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Female Researchers in the Spotlights for Physics Ladies Day

Tomorrow, LION organizes its annual Physics Ladies Day for female high school students. To mark this festive day, we put the spotlights on three female researchers, who talk about their experiences in physics.

Dr. Alessandra Silvestri, Assistant Professor

‘I have been fascinated with physics since I first started to study it in middle school. What attracted me most was the possibility of framing the laws of nature in a rigorous way and then tackle real problems. I really enjoyed the problem solving challenge!

‘My favorite subject was theoretical physics, in particular field theory and particle theory. It kind of came to me naturally to continue my studies in physics and that eventually turned into a career. Soon after finishing my MSc in Theoretical Physics, I moved to the US to pursue my PhD, at Syracuse University, and then a long postdoc at MIT (Boston). The international experience has been of paramount importance for me. It widened my scientific horizons and helped me grow into a well-rounded individual.

‘I am a theoretical cosmologist, so I study the Universe, how it started and evolved into the structure that we observe around us. The evolution of the Universe spans an impressively wide range of energies and scales, so it really offers us an invaluable window into gravity and fundamental physics.’

Gesa Welker, PhD student

‘A problem seems to be unsolvable, but with a little trick you can suddenly solve it after all. Besides a deep fascination for nature, these moments brought me to go study physics. I found it a challenging study, but precisely that is what makes it so much fun. I learned about the mechanisms behind nature, for example why the sky is blue or how the Sun produces light through nuclear fusion. And I still find it astonishing that we can exactly describe those phenomena with mathematical formulas.

‘Science is very internationally oriented. I did my studies in Germany (I’m German myself), after which I got the opportunity to study in the US for a year. One and a half year ago I moved to The Netherlands to start my PhD research in Leiden. I work together with people from many different countries in my lab. It is kind of crazy that my love for natural sciences has brought me in touch with different cultures and languages. Two years ago, I would have never guessed that I’d ever learn Dutch, and now I speak it every day. Fortunately, the laws of quantum mechanics are the same in every language, because that is what my research is about. According to those laws, it is for instance possible that an object at the same time moves and doesn’t move. I try to get a tiny mirror in that state. That isn’t easy, but I believe I will succeed eventually.’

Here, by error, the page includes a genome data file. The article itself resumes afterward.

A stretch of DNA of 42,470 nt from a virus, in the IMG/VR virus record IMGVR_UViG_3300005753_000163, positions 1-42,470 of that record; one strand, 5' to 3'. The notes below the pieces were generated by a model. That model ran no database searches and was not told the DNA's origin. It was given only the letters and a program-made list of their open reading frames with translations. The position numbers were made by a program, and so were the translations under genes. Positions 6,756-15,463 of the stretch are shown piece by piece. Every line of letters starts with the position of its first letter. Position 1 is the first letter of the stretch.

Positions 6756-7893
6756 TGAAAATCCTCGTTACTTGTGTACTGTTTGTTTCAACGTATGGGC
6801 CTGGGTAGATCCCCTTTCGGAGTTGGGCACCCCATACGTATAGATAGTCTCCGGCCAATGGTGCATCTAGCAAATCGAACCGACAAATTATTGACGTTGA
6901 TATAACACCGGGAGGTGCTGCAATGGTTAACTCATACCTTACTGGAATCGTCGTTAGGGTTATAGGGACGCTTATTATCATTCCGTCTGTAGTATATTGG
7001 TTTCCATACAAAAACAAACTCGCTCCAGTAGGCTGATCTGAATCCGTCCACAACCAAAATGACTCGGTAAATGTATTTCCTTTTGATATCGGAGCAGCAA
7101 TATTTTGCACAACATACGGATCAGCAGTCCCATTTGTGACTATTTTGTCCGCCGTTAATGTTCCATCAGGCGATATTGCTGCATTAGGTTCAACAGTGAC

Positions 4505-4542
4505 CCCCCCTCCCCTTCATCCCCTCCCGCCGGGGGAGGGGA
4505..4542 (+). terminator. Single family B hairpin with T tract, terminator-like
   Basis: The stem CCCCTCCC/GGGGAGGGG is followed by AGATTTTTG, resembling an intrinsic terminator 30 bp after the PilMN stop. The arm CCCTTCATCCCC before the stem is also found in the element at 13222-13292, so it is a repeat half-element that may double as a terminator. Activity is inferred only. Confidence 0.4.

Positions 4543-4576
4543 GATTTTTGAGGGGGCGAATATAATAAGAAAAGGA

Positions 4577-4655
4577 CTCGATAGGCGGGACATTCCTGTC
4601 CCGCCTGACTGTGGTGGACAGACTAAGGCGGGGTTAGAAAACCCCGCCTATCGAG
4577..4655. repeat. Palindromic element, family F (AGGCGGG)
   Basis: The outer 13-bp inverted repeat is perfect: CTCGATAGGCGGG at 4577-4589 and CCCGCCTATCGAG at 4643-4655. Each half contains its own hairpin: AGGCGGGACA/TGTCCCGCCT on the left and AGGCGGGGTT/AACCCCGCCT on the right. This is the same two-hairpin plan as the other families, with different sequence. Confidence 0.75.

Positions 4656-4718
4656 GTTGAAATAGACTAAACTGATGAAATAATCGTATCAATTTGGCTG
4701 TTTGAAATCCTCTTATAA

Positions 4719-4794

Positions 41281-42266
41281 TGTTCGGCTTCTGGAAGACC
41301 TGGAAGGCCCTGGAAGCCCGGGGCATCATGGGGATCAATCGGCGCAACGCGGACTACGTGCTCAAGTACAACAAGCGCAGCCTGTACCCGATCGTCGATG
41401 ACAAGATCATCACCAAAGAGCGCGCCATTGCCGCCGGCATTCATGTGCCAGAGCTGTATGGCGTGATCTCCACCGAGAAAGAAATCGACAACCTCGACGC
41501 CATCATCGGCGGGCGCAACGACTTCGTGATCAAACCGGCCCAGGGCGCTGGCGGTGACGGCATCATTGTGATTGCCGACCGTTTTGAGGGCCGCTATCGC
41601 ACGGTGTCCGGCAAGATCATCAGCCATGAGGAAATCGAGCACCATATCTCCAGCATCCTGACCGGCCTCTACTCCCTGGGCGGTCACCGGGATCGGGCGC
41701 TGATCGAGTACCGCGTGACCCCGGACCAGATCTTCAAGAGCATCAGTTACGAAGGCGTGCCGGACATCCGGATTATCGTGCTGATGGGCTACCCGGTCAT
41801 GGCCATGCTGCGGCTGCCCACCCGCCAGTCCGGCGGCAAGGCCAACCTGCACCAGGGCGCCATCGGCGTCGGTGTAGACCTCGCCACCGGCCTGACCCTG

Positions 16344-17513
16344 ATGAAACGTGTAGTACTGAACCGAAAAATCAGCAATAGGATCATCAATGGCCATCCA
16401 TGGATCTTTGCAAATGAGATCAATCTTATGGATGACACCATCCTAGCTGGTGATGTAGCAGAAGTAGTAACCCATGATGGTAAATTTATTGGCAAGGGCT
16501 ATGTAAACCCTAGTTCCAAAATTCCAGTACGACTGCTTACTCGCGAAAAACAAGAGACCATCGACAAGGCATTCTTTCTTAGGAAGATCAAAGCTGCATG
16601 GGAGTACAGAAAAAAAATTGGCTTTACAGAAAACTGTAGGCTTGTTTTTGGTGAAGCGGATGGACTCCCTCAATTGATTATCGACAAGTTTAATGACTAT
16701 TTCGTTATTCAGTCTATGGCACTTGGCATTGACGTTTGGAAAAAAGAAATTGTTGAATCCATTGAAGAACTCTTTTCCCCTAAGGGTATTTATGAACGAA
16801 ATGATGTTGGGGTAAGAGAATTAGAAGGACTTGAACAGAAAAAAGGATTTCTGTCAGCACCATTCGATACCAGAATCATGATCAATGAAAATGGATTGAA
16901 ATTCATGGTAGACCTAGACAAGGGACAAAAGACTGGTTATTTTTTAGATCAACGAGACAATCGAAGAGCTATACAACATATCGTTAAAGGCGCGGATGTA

Vera Meester, PhD student

‘I think natural sciences are one of the coolest things there are. With the knowledge you obtain during your physics studies you learn how the world works and how you become a discoverer yourself. I developed a great enthusiasm for physics research during my Bachelor’s. I work with particles so tiny that they are invisible to the naked eye. Particles that automatically create large structures. It is like watching Lego bricks that build a house or car themselves! Currently I am doing a PhD research in this field. I need to program nanoparticles in just the right way, and analyze the structures they produce.

‘With a physics degree you can work in many different places besides the academic world. For example, you could work with devices like an MRI scanner in a hospital. Or work at a company as technician or manager to make sure the organization runs smoothly. Or would you rather help building energy efficient cars that also run fast? The choice is yours!’

Publ. 29-10-2015 14:40
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